Clean, white glass cullet after processing.
DCS reverse jet filter units and cyclone.




Almost one million tonnes of glass bottles and jars are recycled annually in the UK. This figure represents around 40 per cent of all glass container waste and is set to increase to 60 per cent by 2008, if targets imposed by the EU Packaging Waste Directive are to be achieved.

At its Alloa - based plant, O-I (formerly United Glass), uses recycled glass in all its new bottles and jars. The Scotch Whisky industry is at the heart of the company’s spirits business, with the Alloa plant producing around half of all Scotch bottles.

The company operates its own Recycling Centre; with the capacity to process 100,000 tonnes a year of used glass collected from around Scotland.

Pre-sorted green, amber and white glass container-waste arrives at the recycling centre and is stored in separate bays prior to processing. A large loading shovel feeds the sorted glass waste into a hopper, from where the material is transported by conveyor through a series of screens and roll crushers that reduce the glass to the required cullet size for use in the glass furnaces.

Although bottle tops and other unwanted items are removed by a system of metal separation, laser beams and picking stations, the effective removal of dust and paper particles from bottle labels had proved a continuing problem.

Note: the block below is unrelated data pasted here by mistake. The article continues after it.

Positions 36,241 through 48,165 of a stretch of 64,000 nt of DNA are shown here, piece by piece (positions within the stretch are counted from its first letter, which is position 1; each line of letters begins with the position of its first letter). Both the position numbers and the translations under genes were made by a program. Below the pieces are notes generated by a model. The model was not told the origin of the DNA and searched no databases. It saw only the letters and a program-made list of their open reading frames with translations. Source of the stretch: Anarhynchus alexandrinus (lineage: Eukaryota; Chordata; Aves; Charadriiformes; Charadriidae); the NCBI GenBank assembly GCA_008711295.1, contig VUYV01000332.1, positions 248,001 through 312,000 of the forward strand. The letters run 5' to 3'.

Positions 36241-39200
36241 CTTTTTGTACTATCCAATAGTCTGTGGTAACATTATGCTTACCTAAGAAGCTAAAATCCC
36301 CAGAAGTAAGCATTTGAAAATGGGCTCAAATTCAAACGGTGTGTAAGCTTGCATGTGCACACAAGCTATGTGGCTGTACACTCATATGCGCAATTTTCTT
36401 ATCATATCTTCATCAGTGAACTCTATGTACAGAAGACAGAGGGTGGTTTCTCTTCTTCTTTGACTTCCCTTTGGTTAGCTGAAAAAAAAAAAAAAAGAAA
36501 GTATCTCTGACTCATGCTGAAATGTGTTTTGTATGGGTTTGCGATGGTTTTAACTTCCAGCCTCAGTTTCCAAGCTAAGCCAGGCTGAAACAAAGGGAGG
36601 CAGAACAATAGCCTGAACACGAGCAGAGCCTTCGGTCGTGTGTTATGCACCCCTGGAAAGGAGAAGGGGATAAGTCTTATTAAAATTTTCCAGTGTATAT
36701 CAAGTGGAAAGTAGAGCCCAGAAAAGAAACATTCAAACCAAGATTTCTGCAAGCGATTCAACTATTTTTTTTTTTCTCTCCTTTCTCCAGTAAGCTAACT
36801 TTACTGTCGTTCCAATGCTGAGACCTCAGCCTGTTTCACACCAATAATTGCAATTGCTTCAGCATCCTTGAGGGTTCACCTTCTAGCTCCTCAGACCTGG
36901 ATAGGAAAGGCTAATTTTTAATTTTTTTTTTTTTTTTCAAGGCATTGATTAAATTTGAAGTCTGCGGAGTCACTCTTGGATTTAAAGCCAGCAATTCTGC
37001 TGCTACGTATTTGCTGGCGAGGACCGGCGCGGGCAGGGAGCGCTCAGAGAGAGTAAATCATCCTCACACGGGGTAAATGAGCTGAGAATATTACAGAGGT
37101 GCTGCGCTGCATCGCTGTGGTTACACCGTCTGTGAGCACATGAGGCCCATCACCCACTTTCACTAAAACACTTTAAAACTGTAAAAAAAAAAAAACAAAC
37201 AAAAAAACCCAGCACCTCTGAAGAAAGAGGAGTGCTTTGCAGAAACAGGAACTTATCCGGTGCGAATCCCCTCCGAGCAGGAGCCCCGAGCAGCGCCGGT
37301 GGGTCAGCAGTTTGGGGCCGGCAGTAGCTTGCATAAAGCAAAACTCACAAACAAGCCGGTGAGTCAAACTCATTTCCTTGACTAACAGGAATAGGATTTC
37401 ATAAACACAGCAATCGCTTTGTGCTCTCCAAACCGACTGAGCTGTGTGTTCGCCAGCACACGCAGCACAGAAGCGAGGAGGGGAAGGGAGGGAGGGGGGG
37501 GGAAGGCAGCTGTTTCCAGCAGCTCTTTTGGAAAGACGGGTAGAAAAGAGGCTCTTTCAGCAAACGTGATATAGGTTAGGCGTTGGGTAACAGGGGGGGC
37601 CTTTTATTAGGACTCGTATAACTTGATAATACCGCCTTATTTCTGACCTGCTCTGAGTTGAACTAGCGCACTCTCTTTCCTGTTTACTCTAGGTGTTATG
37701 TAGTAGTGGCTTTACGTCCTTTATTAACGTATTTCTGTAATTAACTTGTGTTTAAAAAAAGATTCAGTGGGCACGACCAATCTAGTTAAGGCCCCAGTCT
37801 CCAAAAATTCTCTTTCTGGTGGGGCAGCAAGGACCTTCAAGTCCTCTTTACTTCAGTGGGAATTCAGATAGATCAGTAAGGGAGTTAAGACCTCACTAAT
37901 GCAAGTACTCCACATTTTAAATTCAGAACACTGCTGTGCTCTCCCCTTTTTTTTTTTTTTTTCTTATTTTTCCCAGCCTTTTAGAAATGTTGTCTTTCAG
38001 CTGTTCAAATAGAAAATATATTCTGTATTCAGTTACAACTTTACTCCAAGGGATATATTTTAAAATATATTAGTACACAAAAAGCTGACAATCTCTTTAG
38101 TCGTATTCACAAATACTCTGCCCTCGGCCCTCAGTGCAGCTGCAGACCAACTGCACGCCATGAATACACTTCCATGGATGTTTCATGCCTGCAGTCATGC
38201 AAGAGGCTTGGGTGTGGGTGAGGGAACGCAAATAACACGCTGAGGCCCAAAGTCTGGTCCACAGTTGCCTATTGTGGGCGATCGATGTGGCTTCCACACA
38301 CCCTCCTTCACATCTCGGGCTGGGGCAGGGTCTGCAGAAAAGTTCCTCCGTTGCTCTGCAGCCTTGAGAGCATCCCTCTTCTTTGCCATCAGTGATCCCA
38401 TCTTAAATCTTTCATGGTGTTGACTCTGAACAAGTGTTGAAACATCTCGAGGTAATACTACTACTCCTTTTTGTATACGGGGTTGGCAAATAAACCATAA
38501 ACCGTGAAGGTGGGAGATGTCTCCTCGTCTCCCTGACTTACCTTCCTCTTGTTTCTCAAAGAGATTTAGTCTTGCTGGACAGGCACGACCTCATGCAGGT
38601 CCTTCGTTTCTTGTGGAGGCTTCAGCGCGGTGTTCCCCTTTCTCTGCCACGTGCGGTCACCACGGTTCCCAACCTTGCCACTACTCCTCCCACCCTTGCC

Barry Chalmers, who is responsible for the operation of the treatment plant explains: ”It’s vitally important that we remove paper from the cullet because it turns into ash in the furnace and can create flaws in new bottles.The original dust extraction plant had struggled to cope in meeting the target flow of 25 tonnes per hour and the abrasive nature of glass dust had caused excessive wear throughout the system”.

It was decided to scrap the old system and install a new heavy-duty plant from dust extraction specialists, Dust Control Systems Ltd of Dewsbury, West Yorkshire.

Before presenting their proposals, Dust Control Systems carried out a thorough on-site survey to fully evaluate O-I’s requirement and to identify the shortcomings of the previous system.

The new filter plant consists of two large Reverse Jet Filter Units and a high efficiency Cyclone pre-separator designed to handle 28,000 m3/hr. To minimise the wearing effects of glass particles on the plant, removable wear-plates were incorporated throughout the system and special heavy gauge ductwork installed.

The plant was installed within a two week shut down period and is now efficiently removing paper, alloy cap rings and dust particles at levels that enable cullet throughput in excess of required targets. 


Dust Control Systems Ltd., Horace Waller VC Parade, Shawcross Business Park, Dewsbury, WF12 7RF
Telephone: +44 (0)1924 482500   E-mail:
Freephone: 0800 0407116

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